So I begin, sure that I will find the right words as a rhythm starts to flow.
Sylia – Did you know that your name means ‘If there is…’ in French? It’s a question I’ve been asking myself since I met you…
I fill one side of A5, but it’s half baked, scatter-brained. I promise myself the second side and turn over.
There are so many things I haven’t said here – and the ones I have, so poorly expressed…
It doesn’t quite happen on this side either. I say some things, I fill the space, but it’s not right. Oh well. My promised time is up.
I origami myself an envelope, write her name on the outside, and fold the whole into a dart of paper. Then I feel the stone walls for a crack that might hide my letter until she arrives.
I look around. Everyone is either on their phone or with their back to me. I slip the letter into the wall and smile.
I return the pen and share a few words of thanks before sitting back down on my wall.
It’s not right. A writer and I never found the words.
‘Sorry, I don’t suppose I could borrow your pen again, could I?’ Mild surprise, mid-mouthful. ‘I’m writing to a friend, and you know when you realise that you haven’t said a word of what you meant to…?’
I unfold the origami envelope. The inside of the envelope is blank: enough room for a dozen lines, no more. The mind is focussed and I write.
I fold the envelope back over the letter and squeeze it back into the letter box, certain now that someone has seen me and is only waiting for me to leave before tearing open the letter for a laugh. I hope they return it instead of chucking the feeble paper into the softly infinite river.
But I have said almost exactly what I wanted to say to Sylia and the rest is now in the hands of fate.
I brush my hand over the wall where the secret is hidden, casting a spell. We can turn the city into a place of magic so easily. A place of games and play, of secrets and love, that stretch across time and space.
I walk back up the steps and into the gloaming night. The streets are still busy, but now everyone’s clutching at home.
As I walked, Sylia, the person at the heart of the story, became almost irrelevant. I sent her a few photos that I hoped might lead her to the location. Notre Dame in the background. A distinctive piece of graffiti. The crack in the wall. Enough that, if she wanted to find the letter, she could.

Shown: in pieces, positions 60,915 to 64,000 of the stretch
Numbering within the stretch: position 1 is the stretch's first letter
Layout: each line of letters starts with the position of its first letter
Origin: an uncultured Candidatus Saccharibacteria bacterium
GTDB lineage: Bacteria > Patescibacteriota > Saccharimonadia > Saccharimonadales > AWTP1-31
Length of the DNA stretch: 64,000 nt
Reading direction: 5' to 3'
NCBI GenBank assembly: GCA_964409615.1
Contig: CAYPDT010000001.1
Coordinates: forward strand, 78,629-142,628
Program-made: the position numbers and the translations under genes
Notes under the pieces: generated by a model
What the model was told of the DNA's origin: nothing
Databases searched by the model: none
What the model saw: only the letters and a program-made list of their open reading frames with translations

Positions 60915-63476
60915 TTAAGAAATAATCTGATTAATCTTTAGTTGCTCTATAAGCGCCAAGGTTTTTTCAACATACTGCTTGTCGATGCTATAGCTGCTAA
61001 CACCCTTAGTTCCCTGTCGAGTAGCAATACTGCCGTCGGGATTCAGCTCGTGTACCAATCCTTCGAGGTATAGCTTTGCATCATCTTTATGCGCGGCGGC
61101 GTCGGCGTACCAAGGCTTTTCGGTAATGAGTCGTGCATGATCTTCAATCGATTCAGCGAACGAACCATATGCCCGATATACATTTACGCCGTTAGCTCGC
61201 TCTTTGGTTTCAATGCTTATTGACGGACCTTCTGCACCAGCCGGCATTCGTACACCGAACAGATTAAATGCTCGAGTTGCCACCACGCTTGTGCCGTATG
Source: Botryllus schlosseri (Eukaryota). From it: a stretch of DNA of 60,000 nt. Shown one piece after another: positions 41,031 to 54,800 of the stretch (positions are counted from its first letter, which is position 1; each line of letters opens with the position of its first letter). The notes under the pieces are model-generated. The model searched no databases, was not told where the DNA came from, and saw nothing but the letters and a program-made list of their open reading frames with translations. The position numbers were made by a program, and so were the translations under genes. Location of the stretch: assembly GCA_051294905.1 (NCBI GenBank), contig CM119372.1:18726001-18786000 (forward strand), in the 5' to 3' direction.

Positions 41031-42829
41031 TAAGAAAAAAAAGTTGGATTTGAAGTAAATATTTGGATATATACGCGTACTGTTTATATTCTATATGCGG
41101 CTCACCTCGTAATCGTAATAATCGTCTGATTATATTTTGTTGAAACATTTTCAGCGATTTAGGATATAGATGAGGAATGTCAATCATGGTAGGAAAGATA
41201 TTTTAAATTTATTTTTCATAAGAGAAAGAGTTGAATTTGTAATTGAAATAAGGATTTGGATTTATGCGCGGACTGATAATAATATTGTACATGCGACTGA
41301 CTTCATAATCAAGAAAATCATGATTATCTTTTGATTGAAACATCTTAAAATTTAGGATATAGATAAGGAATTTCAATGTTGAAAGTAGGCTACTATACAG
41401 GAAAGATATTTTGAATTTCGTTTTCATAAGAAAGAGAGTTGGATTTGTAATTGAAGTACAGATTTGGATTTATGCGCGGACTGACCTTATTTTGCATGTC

I returned to London, and then Wales for a week of writing with friends.
In among the laughter, the work and the dog walks, of course, I didn’t entirely forget about the letter, or the woman; but as time passed, the immediate sensation that we were close enough to touch faded.
I sent her a message on Saturday: Are you in Paris?
The other day, I did something described as ‘so silly’.
I was passing through Paris, arriving in the afternoon, and leaving the next morning on an early Eurostar.
The train was due to leave Paris around about the time boulangeries open, and get into London around the time people have breakfast at their office desk.
So I messaged a friend I knew would be working in central London: ‘Fancy croissants for breakfast tomorrow?’
‘You’re so silly for doing this.’
The world can be a very prosaic place. It is full of offices and commutes and the tiresome effort of staying alive: breathing, eating, sleeping.
There is very little magic, it seems, in day-to-day life. We don’t expect it, so it never comes.
What do I mean by ‘magic’? I mean those moments when the world seems bigger and more connected than it ordinarily does.
Magic imbues the world with meaning where before there was none. And who doesn’t want to live in a world suffused with magic and meaning?
When you notice the size of the moon, when you write someone a letter, when you hand-deliver croissants from Paris.
This is magic.
It’s different for everyone, but you know magic when you feel it. There are other words we could use: ‘romantic’ is another good one, but that gets confused in our heads with sexual objectives.
Young children rarely see much that is unmagical, but for us adults, the world is often stripped bare like the lighting in our most ghastly supermarkets.
The world has been unmagicked. And by whom? All by ourselves.
It’s a shame because magic costs so little. As any child will tell you, the only obstacle to magic and the only limitation on your spell-casting is in the vigour of your imagination.
We get out of the habit of casting spells, so our imagination dullens, and we miss the opportunities for magic that are all around us.
What did it cost me to cast the spell of croissants for breakfast? Almost nothing; only the exercise of a little imagination.
The boulangerie was on my way to the train station. I was second in line after it opened. Not knowing how many people my friend worked with, I bought five croissants and paid an extra ten centimes for a sturdier paper bag to protect them on the journey.
Then I caught the Eurostar and fell asleep. I woke up two hours later in London. I picked up my bags and took the Underground two stops.